Maybe all those huddles were the problem in Seattle?

RENTON, Wash. -- In a move of necessity, the Seattle Seahawks might have discovered what their lagging offense needed.

Down by 20 points in the third quarter last week against Atlanta, the Seahawks had little choice but to go to a hurry-up offense. That meant few huddles, quick decisions and quicker snaps.

The results were startling. After 14 quarters of offensive slog to that point, the Seahawks scored 21 points in the final 25 minutes, falling just short in a 30-28 loss to the Falcons.

"I do know it gives us rhythm. I do know our guys play fast. I do know that our guys have less to think about -- I mean, it's moving so fast that their focus is really dialed in," Seattle offensive coordinator Darrell Bevell said. "They're running those specific plays quickly. They don't have a lot of time to think and all that kind of stuff."

"What's wrong with the offense?" was a constant refrain heard for the first three weeks of the regular season. The unit scored 30 combined points in three weeks. That all changed in the second half last week, and quarterback Tarvaris Jackson finished with a career-high 319 yards.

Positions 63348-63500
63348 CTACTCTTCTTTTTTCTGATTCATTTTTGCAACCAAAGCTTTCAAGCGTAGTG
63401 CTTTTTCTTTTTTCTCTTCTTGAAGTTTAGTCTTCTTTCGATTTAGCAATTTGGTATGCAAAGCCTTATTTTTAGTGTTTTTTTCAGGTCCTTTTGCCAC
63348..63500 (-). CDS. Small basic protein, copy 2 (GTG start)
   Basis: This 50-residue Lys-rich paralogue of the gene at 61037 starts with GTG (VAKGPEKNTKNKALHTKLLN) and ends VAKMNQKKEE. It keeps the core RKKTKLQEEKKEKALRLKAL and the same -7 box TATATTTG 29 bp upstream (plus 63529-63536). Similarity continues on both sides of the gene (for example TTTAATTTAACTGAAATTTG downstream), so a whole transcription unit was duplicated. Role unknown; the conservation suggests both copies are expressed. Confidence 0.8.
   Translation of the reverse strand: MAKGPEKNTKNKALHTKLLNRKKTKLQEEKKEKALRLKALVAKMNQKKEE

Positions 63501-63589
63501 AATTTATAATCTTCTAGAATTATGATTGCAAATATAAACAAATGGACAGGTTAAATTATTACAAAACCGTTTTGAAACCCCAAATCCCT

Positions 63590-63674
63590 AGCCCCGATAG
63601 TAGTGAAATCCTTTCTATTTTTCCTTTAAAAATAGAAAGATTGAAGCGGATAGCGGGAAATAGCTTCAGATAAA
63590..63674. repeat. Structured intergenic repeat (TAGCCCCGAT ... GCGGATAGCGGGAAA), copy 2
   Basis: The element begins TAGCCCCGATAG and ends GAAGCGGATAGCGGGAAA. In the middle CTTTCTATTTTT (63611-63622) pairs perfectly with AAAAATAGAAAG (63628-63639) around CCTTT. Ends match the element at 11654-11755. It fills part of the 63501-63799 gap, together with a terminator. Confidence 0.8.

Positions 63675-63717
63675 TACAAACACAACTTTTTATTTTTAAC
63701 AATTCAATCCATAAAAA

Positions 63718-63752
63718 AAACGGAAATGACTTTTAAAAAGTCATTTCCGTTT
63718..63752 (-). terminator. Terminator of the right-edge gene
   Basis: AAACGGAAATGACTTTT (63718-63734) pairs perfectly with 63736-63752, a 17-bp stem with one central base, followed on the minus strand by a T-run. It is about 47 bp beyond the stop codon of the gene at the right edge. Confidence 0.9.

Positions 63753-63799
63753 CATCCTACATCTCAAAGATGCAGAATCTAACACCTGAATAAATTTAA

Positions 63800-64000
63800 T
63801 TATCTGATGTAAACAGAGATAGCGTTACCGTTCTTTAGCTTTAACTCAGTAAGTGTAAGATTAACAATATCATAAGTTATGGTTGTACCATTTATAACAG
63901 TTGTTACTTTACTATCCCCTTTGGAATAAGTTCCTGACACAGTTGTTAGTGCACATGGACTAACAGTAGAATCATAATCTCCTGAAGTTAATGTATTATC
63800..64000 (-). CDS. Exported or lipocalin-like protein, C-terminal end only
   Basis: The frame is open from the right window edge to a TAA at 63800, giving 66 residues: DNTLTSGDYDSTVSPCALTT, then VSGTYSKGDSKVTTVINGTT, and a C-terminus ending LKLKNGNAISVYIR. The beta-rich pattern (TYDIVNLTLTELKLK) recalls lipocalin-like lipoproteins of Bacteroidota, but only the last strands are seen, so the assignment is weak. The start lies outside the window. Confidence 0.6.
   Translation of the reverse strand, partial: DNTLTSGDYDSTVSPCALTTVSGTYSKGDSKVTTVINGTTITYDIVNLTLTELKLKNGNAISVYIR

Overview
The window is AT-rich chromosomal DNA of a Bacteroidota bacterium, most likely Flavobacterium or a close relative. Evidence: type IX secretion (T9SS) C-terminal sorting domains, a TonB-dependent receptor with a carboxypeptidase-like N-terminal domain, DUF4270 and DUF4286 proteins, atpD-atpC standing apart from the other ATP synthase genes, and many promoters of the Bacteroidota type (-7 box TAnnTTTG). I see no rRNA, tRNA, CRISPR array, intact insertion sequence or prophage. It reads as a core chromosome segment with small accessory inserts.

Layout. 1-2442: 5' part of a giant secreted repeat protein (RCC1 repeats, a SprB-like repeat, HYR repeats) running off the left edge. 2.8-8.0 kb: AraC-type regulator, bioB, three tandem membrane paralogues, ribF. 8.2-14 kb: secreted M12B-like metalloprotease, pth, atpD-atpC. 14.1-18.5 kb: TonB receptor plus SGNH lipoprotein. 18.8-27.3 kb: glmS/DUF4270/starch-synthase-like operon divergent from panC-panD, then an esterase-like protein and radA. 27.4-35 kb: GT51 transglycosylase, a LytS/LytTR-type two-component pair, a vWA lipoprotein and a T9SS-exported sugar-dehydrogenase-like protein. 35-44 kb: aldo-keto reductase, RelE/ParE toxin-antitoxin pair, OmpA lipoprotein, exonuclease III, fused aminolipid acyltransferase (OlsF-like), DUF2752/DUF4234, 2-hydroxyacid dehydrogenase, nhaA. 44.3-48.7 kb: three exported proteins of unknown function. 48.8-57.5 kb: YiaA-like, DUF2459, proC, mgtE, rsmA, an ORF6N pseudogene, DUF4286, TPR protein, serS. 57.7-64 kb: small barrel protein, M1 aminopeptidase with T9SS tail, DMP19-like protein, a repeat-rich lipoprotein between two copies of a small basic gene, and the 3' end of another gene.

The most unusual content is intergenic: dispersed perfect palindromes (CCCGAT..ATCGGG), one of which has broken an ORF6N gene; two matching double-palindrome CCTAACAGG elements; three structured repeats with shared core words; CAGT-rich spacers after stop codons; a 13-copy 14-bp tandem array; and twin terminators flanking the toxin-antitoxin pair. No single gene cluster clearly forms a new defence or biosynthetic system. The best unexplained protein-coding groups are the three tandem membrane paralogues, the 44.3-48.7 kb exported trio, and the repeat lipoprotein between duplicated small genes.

Seattle ran 13 no-huddle plays against the Falcons. Those 13 plays gained only 65 of the 234 yards the Seahawks rolled up in the second half. More important was Seattle's speed, a contrast to the pedestrian effort in the first half outside of one long pass to Sidney Rice.

The Seahawks flashed the no-huddle idea a week earlier in their 13-10 win over Arizona. The results weren't as productive, but again, the decision added some needed pace.

"Defenses can do different things with the no-huddle, but they tend to kind of show what they're doing," Jackson said. "You have more time at the line of scrimmage to make your checks and change the play and stuff like that."

Whether the Seahawks go without a huddle from the start when they play the New York Giants on Sunday remains unknown.

"I'm sure it can work at the beginning of the game," Rice said. "I believe it can as long as the players have the right attitude, the right mindset."

Copyright 2011 by The Associated Press

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